Turkey Denies Allowing Lord Elgin Take Parthenon Marbles Off Acropolis

ANKARA – Turkey’s spokesperson at a meeting of the United Nations cultural arm again hearing the case of the stolen Parthenon Marbles denied that the Scottish diplomat who took them, Lord Elgin, had permission from the then-ruling Ottoman Empire.

“We are not aware of any document legitimizing this purchase,” Zeynep Boz, who heads the Turkish Culture Ministry’s department for combating trafficking in antiquities, told UNESCO’s committee which oversees restitution cases.

Elgin said he had obtained permission in a firman, a decree, to take the marbles early in the 19th Century that stated it included being allowed  “to take away any pieces of stone with old inscriptions or figures thereon.”

The document, translated into Italian by the British Embassy in Constantinople at the time, is now in the hands of the British Museum, which uses it to claim ownership of the marbles purchased from Elgin when he got into financial trouble.

But no official copy of it has yet been found in the Turkish government archives from the imperial era and debate continues to this day over the legal status of the document, Greece insisting the marbles were stolen and Turkey had no right in any case to give away property it didn’t own.

The UNESCO committee for 40 years had been hearing essentially the same arguments between Greece and the museum but Boz’s comments could undermine the British claim of having legally obtained the treasures stolen from 1801-12.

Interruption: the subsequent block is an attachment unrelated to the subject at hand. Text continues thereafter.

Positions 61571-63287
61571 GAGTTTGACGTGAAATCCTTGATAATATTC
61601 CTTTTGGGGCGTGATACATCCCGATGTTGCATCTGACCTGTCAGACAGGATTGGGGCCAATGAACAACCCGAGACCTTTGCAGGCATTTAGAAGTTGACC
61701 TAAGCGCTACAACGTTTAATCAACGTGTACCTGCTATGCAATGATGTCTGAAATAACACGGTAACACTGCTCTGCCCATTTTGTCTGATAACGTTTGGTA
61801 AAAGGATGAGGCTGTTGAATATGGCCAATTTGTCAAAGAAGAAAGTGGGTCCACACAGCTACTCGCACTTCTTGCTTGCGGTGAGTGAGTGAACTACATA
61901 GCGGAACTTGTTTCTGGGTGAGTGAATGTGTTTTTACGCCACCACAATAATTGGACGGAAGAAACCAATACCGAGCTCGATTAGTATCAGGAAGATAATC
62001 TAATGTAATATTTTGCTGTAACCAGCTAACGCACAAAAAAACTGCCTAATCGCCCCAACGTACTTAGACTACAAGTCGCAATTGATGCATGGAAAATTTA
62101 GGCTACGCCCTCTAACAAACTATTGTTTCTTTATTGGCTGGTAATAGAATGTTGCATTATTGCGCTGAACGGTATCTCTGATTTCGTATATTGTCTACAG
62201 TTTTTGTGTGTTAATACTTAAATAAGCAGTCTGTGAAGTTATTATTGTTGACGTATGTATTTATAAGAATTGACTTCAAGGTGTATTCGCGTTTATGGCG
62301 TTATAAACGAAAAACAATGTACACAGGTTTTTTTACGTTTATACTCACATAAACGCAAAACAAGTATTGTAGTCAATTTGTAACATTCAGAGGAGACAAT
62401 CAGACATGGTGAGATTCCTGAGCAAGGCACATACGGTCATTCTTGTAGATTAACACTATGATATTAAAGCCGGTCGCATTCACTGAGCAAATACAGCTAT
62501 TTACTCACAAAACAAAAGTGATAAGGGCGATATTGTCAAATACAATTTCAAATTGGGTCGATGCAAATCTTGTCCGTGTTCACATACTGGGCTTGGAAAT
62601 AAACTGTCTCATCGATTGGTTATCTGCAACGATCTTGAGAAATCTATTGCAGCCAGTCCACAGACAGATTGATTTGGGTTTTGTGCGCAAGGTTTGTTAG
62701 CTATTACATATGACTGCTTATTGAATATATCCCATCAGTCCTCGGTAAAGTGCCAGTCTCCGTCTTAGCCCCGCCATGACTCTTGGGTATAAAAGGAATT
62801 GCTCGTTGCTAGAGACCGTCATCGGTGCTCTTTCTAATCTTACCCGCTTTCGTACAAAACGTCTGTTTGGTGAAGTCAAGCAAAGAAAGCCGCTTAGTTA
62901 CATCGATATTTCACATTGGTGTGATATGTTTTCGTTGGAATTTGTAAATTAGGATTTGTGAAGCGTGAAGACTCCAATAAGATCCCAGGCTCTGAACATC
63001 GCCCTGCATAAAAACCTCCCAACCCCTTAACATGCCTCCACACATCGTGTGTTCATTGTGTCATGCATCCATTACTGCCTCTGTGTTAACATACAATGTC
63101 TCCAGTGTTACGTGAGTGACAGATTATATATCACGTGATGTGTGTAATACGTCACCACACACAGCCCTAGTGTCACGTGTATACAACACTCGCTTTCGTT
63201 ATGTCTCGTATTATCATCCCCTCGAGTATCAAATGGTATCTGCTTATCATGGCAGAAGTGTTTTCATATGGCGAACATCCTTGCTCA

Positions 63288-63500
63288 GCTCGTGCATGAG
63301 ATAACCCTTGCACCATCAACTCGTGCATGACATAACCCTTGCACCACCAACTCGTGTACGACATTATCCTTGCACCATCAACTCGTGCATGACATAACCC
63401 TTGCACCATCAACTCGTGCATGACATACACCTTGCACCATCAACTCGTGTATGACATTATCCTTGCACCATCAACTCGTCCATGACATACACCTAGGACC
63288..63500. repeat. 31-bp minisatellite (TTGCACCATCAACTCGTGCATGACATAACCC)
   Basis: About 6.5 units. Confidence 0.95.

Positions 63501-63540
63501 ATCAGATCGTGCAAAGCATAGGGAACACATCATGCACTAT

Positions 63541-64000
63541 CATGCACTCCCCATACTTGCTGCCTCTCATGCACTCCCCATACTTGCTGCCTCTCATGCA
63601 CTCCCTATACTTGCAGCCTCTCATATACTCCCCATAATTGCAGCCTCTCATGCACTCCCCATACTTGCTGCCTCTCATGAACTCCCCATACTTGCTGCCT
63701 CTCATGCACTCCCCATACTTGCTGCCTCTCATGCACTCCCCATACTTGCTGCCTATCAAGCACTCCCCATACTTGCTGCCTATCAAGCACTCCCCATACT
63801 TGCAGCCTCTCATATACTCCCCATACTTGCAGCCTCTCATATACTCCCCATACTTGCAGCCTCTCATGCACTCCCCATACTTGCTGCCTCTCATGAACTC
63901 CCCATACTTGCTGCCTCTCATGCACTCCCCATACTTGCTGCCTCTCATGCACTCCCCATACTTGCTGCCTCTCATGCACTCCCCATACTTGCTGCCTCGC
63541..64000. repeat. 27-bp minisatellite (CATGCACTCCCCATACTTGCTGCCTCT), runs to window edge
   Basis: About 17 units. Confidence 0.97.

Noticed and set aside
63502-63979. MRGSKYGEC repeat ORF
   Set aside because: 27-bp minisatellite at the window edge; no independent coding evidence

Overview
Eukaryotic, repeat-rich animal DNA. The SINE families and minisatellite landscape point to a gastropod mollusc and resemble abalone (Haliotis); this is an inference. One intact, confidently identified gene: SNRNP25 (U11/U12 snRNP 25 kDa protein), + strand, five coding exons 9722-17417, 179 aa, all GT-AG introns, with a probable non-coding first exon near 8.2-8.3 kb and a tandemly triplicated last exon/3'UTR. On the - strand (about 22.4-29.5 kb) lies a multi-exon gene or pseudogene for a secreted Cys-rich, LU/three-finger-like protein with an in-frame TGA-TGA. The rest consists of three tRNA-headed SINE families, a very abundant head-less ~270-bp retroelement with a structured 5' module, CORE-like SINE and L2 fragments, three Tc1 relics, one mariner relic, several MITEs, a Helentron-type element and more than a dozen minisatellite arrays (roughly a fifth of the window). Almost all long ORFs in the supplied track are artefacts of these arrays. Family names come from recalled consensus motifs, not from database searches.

Boz blamed the British and said that the marbles were taken by “UK Colonialists,” and said that, “I don’t think there’s room to discuss its legality, even during the time and under the law of the time,” reported Kathimerini.

“We wholeheartedly look forward to celebrating the return of the Sculptures, as we believe it will mark a change of behavior towards the protection of cultural property and be the strongest message given globally,” Boz added.

Turkey took part in the meeting as an observer and Artemis Papathanasiou, head of the Greek Foreign Ministry Department for International Law, said that he had “raised an important question.”

Greece had challenged the legality of the firm that the British Museum waves every time its claim is questioned, with Greece being offered only a loan of the treasures in return for sending other artifacts to be held hostage in the meantime.

“It is just a simple document,” said the director of the Acropolis Museum, Nikolaos Stampolidis, who was part of the Greek delegation in Paris where the meeting was held, the committee again telling both sides to figure something out.


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